They ride in fundraisers. They ride in parades. They ride in the funerals of veterans, some of whom gave their lives during military service to the nation.

Their Nov. 3 ride into Crosby was a different sort of trip for motorcycle units comprised of veterans and the family members of veterans. For the last few miles of the journey, they escorted the Vietnam Traveling Memorial Wall to American Legion David H. McNerney Post 658 in Crosby, where it would highlight the region’s Veterans Appreciation events, a moving prelude to the nation’s commemoration of Veterans Day on Nov. 11.

Riders from Liberty and Harris counties were among the participants.

The display of the memorial is not a typical salute to veterans, notably to those who served in the Vietnam War. A committee of volunteers led by Crosby’s Son Harvest Church spent a couple of years making possible the presence of the three-fifths scale replica of the Vietnam Veterans Memorial in Washington, which bears the names of 58,272 U.S. honored dead and missing from the Vietnam War. It would be displayed at the Crosby post through Nov. 6.

Some of the veterans who escorted the memorial into Crosby expressed the solemnity of the duty and pride in being a part of it. A patch on the back of one rider’s coat read, “Some gave all. All gave some.”

Vietnam War veterans Lee Laws and Thomas O’Hern, both American Legion Riders and members of Cleveland-based American Legion Post 393, rode their bikes in the procession. Laws served in the Air Force; O’Hern the Marine Corps. Both fought in it.

Laws and O’Hern did not escort solely a memorial. They escorted the memories of all of those names on that Wall.

The experience was about those names.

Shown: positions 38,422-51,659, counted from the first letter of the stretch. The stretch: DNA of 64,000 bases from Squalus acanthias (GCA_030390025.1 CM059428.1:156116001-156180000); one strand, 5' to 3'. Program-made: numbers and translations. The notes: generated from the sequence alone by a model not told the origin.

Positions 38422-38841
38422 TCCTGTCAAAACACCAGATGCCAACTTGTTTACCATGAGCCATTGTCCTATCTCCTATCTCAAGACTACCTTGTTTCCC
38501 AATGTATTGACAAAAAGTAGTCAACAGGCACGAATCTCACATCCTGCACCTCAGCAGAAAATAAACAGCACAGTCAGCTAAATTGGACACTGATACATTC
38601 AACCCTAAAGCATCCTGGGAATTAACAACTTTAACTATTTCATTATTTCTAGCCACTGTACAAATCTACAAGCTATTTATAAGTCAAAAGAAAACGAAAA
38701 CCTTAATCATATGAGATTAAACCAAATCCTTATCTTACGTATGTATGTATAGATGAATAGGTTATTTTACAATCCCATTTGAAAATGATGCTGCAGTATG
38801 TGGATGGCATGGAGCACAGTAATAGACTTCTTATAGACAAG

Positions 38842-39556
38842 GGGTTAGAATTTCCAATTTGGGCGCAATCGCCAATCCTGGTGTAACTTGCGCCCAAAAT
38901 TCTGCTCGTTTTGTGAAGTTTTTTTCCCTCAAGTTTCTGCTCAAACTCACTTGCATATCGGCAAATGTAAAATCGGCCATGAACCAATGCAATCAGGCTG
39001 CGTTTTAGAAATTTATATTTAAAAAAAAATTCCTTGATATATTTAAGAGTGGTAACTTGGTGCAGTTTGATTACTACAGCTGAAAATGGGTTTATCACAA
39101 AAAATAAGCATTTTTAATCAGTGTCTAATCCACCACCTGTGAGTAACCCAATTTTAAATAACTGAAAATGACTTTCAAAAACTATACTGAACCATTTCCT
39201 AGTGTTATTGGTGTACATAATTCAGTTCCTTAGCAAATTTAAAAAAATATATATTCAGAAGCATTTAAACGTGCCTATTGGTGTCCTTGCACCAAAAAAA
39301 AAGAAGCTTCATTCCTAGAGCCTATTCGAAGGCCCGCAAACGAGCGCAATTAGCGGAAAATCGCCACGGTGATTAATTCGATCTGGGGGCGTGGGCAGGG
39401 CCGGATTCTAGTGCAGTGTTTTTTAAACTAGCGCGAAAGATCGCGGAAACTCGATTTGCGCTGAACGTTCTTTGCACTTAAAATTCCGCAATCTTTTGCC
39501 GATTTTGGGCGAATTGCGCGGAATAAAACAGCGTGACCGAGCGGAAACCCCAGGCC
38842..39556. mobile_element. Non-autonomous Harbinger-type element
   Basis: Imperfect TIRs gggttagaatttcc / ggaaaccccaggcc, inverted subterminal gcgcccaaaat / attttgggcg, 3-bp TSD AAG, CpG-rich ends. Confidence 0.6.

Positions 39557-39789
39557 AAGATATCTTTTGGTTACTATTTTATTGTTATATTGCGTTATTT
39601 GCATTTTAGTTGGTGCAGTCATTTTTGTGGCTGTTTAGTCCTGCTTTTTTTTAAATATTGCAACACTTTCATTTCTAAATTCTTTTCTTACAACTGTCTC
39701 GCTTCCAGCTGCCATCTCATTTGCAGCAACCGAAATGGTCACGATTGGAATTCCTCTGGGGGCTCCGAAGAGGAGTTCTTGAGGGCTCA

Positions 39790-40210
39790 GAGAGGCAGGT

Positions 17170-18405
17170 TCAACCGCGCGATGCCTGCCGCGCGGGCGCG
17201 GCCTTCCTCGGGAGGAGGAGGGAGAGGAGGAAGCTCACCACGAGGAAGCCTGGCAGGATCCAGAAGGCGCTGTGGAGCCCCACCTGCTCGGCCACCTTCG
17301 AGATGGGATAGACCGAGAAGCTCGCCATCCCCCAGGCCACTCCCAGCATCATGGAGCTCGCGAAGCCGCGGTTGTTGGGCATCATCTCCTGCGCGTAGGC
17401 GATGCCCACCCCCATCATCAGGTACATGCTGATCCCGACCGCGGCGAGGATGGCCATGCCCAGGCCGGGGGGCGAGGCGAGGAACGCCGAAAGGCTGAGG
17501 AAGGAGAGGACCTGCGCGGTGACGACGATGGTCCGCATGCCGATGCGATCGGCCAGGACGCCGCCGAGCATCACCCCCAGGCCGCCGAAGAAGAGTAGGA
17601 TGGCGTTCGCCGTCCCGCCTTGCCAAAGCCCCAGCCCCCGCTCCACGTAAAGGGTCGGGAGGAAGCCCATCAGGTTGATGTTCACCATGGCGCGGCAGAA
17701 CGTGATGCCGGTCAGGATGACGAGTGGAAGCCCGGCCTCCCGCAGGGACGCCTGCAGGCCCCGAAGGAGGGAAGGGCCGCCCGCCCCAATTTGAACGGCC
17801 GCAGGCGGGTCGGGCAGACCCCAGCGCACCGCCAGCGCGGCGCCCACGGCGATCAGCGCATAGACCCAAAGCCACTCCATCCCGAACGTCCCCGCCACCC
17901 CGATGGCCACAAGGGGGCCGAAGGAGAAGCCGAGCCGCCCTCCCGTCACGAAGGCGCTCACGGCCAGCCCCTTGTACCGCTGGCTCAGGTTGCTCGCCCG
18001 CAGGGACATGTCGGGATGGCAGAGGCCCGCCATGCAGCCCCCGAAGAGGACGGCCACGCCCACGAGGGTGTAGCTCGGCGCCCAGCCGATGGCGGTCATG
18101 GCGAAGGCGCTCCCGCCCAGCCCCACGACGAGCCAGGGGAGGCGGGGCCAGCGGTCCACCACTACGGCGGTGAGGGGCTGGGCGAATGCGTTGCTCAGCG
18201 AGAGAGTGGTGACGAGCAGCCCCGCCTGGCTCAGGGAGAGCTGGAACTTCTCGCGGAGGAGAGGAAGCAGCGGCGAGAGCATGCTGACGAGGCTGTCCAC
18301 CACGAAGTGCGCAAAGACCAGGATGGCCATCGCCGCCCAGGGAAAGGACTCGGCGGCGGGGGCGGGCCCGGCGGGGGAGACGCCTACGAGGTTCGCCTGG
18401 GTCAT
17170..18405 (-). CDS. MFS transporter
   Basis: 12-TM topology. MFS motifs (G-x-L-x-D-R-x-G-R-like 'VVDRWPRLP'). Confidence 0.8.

“Those names are real people — fathers and sons — and they are Americans,” said Laws, who is the post finance officer and American Legion District 2 vice commander. “They are real people, and they fought for our freedoms. I was right along with them, but I was lucky enough to come back. And they weren’t. This is my tribute to them.

“It was a very humbling experience just to be here, to be a part of this. I’ve always wanted to do this. I’m glad I was able to.”

Vietnam War veteran Ed Anderson of Huffman escorted the memorial with the Texas Patriot Guard Riders, which Anderson described as a national organization that was started “to block protesters at military funerals” and that continues to participate in veterans’ funerals at the request of the families of the deceased.

“To Vietnam veterans, it is a symbol and a reminder of those that lost their lives,” said Anderson, who fought in Cambodia as a Marine, “and it is a real honor to come and to be involved, in any way, with the Wall. To escort it, in a manner that is a fitting tribute to the Wall, is special.”

Old Glory waved from a Crosby Fire Department ladder suspended over FM 2100, north of Highway 90. Highlands resident and Army retiree David Nickerson loved it.

“The best thing in the ride was coming into Crosby and seeing that flag up there on that ladder truck,” Nickerson, a Southeast Texas Patriot Guard Rider, said. “That was sharp. I enjoyed that.”